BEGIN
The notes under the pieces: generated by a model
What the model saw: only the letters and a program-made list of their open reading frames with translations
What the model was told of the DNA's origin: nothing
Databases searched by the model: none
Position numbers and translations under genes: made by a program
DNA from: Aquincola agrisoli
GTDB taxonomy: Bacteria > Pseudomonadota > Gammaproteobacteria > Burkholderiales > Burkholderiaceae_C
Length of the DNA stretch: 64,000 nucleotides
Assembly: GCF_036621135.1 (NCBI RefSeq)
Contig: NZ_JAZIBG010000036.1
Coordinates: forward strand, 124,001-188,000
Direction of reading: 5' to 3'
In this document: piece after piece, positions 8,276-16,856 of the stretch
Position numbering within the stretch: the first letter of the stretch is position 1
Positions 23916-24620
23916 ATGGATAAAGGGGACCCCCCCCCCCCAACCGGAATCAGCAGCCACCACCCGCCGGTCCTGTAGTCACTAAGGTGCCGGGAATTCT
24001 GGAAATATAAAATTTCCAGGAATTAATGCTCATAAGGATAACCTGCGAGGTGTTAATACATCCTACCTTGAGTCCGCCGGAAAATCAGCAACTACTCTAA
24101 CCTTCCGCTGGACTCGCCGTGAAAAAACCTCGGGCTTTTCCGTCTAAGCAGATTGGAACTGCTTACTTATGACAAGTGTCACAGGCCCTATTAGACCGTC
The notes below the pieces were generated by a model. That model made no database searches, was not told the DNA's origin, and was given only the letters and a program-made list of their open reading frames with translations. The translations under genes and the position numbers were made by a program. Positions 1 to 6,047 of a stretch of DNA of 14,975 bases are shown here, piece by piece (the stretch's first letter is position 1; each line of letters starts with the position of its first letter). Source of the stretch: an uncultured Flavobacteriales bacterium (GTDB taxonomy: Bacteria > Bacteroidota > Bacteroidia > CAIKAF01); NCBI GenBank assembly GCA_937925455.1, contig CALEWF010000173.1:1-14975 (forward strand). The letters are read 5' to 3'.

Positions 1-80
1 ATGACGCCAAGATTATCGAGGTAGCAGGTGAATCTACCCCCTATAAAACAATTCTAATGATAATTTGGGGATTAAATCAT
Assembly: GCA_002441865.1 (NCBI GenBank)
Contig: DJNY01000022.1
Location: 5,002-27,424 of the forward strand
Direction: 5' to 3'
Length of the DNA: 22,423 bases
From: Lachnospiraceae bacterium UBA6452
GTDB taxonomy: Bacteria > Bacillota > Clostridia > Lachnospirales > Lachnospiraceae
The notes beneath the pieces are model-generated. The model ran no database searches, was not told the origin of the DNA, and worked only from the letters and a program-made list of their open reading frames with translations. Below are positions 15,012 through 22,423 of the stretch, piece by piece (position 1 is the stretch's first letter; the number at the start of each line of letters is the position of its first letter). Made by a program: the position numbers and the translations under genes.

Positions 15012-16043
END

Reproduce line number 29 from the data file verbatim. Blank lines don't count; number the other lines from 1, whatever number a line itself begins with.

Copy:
The notes beneath the pieces are model-generated. The model ran no database searches, was not told the origin of the DNA, and worked only from the letters and a program-made list of their open reading frames with translations. Below are positions 15,012 through 22,423 of the stretch, piece by piece (position 1 is the stretch's first letter; the number at the start of each line of letters is the position of its first letter). Made by a program: the position numbers and the translations under genes.